Letter to Descendants
Updated: Jan 11
For the generation that will have to continue the fight:
I know how much it hurts to feel like you’ve been stripped of your youth, to be left in the midst of an endless wave of global crises when you were told that you would be experiencing your “golden years”. I know how angry you must feel when you look at the lack of action taken by the previous generations (my own included) that led to the lack of global wellbeing in the world today. I know all too well how frustrating it is to live in a world full of systems that are so deeply entrenched in corruption that it seems impossible to ever see real change. I also know how it feels to genuinely have no idea as to whether or not you will even have a future. The thought is terrifying in the least, and it leaves you with little hope. In my generation, we grew up in a world that was already in a culture war between the East and West, and many of us were taught to prioritize capital and economic gain over human wellbeing.
However, some of us denounced these capitalist values, and decided to listen to a different perspective instead. We heard from indigenous scientists, such as Robin Kimmerer, that language shapes our culture, and “English encodes human exceptionalism, which privileges the needs and wants of humans above all others and understands us as detached from the commonwealth of life”, rather than being in a communal relationship with it. We realized that, as existential as it may make us feel, authors like Bayo Akomolafe were perhaps correct when commenting on how humans don’t understand “that we are too transient, that we are not the fulcrum upon which the universe is balanced, and that the coddling and pampering of a historical inflection in the neutral rhythm of things must now give way to foreclosure”.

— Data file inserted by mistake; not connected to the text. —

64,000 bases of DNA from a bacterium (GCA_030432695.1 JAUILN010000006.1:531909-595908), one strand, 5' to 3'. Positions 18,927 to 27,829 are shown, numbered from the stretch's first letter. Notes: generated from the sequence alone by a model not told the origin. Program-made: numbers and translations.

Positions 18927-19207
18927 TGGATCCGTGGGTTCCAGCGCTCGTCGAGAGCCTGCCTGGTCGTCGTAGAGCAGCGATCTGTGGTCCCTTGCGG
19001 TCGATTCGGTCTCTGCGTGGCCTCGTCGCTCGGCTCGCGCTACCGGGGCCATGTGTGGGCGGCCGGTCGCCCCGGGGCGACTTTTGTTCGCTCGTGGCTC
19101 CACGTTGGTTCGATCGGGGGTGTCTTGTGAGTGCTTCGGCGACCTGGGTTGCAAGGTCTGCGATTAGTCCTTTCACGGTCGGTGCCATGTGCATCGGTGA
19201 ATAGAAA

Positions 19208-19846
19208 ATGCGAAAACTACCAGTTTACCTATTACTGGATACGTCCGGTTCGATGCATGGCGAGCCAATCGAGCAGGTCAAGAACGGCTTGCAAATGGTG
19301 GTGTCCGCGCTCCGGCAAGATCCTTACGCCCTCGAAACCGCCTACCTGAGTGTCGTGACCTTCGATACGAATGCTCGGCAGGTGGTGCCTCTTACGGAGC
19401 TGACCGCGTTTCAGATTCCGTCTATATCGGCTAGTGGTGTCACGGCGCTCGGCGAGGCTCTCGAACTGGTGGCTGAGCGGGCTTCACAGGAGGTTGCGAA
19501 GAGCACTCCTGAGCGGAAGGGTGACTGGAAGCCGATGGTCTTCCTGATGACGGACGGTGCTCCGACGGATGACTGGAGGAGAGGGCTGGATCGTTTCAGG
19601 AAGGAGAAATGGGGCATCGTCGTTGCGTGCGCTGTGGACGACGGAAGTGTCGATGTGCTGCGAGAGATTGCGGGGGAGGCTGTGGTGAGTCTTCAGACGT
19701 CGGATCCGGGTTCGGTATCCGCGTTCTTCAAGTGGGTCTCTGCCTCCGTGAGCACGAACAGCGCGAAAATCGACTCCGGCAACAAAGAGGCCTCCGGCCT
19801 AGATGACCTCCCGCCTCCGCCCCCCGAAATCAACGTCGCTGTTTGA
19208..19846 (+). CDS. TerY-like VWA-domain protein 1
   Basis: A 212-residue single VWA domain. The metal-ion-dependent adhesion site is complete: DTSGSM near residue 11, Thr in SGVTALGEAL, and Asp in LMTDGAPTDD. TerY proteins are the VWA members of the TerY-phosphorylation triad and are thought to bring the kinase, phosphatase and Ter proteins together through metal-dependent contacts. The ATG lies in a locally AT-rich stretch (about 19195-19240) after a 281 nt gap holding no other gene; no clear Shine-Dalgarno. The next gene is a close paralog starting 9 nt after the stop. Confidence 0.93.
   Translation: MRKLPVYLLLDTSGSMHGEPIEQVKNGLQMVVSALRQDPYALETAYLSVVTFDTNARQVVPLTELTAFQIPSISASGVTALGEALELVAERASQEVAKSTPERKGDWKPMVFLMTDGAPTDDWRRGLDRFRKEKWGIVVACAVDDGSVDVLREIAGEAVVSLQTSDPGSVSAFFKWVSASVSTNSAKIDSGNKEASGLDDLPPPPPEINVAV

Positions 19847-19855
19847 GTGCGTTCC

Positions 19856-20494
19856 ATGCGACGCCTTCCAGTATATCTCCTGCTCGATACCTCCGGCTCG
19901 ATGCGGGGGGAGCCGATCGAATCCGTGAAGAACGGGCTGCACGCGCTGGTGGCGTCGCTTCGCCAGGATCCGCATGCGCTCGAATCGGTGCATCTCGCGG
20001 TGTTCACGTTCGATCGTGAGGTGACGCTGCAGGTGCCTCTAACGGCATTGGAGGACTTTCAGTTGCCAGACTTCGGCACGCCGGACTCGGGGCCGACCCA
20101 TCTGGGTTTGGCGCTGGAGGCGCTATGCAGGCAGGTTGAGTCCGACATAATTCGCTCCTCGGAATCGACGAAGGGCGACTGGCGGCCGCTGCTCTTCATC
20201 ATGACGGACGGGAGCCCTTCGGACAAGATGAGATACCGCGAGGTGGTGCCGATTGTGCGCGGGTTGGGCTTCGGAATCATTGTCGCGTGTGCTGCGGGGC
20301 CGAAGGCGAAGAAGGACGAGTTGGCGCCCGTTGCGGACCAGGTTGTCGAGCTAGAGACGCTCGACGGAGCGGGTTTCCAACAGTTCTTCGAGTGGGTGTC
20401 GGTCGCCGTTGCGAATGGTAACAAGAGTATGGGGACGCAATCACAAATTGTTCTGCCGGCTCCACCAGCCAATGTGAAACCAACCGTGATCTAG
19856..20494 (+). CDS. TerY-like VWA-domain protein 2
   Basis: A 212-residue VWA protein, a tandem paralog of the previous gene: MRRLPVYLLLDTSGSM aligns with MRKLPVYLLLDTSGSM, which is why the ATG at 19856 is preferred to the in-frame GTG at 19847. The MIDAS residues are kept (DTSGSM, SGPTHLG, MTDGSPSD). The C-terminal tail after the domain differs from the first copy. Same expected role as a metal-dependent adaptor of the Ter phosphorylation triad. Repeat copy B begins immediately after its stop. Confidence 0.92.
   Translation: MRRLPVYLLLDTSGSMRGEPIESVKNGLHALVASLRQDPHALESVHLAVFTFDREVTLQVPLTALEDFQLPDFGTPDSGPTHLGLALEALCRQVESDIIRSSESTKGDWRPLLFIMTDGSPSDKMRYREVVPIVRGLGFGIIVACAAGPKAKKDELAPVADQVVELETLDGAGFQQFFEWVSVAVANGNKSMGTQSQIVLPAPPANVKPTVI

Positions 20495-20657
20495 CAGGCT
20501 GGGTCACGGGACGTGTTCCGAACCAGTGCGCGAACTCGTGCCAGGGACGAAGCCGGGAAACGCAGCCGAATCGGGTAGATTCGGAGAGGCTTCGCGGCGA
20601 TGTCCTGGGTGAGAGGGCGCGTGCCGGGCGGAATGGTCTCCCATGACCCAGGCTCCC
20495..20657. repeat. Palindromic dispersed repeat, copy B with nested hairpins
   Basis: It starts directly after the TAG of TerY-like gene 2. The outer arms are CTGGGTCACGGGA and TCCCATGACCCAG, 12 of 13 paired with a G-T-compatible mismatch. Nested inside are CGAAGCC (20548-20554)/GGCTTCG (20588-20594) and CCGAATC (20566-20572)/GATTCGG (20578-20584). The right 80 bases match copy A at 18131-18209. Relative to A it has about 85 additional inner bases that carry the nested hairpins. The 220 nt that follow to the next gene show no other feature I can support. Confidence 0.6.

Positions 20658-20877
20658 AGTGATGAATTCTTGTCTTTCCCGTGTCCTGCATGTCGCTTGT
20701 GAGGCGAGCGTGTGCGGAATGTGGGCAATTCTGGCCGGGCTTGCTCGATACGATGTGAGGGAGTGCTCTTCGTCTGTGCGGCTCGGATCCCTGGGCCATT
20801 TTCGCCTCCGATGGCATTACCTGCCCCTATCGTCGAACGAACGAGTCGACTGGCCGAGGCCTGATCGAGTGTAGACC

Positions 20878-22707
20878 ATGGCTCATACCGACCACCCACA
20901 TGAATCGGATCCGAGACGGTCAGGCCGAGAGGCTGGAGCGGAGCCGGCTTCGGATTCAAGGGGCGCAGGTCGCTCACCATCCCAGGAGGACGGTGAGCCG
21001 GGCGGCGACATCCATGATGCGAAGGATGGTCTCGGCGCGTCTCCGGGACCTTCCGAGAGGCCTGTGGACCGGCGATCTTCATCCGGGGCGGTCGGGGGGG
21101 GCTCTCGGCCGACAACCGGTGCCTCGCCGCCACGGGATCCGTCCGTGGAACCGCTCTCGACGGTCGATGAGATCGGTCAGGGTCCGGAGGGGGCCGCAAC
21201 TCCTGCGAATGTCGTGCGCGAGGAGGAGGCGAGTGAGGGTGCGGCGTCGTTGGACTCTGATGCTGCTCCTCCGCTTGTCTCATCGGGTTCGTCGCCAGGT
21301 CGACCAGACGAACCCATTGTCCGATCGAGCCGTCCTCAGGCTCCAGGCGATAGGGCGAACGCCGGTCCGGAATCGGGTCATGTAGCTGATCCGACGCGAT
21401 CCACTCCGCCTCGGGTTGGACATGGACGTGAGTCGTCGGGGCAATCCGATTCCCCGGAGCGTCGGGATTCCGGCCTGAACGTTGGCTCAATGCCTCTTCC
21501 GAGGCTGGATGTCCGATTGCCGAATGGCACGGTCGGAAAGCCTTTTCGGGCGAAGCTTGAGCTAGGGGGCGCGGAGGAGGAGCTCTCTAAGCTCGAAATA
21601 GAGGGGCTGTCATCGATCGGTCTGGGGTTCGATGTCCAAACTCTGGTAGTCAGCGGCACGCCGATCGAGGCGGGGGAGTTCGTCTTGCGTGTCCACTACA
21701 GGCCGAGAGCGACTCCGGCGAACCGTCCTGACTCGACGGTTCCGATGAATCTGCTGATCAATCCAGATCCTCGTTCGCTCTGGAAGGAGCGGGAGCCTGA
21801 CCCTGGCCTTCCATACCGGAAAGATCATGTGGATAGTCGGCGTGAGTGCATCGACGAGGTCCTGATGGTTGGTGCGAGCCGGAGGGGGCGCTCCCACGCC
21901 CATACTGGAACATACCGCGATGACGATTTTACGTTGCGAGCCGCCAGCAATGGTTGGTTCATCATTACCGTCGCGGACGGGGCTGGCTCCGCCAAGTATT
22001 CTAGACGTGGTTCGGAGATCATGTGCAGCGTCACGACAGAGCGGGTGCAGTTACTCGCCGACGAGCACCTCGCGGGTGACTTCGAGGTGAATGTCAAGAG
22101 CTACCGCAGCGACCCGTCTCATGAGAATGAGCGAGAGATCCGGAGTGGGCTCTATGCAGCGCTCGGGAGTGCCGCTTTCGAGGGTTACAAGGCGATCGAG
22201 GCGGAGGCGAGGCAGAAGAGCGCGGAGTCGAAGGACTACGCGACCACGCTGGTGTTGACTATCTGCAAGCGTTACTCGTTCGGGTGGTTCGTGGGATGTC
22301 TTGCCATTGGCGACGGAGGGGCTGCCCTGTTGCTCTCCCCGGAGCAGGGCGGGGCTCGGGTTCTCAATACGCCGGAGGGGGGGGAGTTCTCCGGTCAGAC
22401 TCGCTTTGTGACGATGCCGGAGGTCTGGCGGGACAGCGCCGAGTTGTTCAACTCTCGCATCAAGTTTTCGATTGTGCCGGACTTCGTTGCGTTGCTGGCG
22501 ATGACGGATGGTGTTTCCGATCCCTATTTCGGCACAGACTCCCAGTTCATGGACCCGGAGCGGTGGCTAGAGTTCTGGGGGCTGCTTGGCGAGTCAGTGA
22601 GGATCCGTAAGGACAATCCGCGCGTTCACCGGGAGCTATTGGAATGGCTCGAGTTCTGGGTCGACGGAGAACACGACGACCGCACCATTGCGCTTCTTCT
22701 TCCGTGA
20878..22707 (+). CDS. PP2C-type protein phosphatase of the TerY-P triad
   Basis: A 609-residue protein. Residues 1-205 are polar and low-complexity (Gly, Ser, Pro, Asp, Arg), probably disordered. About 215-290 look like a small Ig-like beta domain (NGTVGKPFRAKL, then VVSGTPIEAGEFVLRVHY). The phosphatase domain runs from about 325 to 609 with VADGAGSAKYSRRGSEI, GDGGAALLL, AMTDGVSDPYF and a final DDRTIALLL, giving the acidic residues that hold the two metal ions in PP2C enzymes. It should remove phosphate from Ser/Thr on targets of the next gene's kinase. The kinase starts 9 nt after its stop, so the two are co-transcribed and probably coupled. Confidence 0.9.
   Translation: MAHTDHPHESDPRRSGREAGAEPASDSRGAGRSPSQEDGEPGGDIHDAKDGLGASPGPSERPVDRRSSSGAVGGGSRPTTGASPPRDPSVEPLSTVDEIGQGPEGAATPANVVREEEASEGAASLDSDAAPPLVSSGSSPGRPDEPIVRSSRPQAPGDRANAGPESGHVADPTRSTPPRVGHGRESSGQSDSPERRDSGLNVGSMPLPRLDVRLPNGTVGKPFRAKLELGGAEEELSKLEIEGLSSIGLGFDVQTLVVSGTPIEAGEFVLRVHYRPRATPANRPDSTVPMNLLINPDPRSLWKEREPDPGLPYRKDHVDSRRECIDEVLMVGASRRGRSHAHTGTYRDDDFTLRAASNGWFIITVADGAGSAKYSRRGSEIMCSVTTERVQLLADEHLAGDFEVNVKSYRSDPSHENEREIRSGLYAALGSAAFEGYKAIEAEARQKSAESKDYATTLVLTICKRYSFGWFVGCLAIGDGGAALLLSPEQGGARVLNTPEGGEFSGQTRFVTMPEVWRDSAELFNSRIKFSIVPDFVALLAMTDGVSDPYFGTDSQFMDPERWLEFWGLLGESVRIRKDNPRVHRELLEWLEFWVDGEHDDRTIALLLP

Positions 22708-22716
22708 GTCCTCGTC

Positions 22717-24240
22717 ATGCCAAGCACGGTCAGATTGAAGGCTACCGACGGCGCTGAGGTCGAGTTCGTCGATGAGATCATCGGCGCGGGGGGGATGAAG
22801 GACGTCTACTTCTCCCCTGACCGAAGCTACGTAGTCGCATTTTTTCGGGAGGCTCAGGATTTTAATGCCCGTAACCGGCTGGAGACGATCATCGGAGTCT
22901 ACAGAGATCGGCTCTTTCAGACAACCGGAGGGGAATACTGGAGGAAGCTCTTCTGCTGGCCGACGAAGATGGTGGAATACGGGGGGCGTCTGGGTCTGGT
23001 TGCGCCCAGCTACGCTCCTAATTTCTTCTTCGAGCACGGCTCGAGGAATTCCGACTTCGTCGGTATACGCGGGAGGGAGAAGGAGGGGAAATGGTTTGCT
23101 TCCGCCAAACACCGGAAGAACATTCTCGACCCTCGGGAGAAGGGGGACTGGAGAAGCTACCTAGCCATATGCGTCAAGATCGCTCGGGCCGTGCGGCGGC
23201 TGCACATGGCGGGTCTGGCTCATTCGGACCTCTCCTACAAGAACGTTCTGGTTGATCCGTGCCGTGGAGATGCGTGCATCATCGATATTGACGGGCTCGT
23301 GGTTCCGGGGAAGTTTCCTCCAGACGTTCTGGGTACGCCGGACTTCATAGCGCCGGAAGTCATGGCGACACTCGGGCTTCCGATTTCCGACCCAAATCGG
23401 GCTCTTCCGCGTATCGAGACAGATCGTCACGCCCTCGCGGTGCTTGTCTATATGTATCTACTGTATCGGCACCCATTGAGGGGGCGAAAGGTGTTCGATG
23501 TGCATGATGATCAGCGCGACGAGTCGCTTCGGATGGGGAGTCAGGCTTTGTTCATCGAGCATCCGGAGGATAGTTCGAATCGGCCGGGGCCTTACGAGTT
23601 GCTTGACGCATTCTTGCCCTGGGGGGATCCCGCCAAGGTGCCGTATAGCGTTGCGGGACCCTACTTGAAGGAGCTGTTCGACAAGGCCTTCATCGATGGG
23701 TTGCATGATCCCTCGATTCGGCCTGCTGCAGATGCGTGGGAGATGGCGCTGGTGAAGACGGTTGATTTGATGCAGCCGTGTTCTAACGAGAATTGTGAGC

These perspectives pushed my generation to reconcile that humanity is not invincible nor eternal and that we too will one day fade out like the many species we forced into extinction. In the middle of a global pandemic, we realized that we were seeing the manifestations of climate change and social injustice materialize before us, as each month seemed to bring a new national or global crisis. In the same year of 2020, the year I write this letter, we saw a world physically set ablaze, from the United States to Brazil, to Australia. Media reports told us that we had yet again reached record highs of greenhouse gas emissions, temperature increases, and sea-level rise. We learned that more pandemics would be likely and that there was already a growing number of climate refugees who were forced to leave their homes. We learned that more species were going extinct than ever before and that our governments didn’t know how to prevent our own extinction. Essentially, we learned that we were living through an unprecedented era and that many of our leaders knew about the effects that climate change, mass industrialization, and pollution would have on us, but they chose to listen to their own desires for personal gain instead.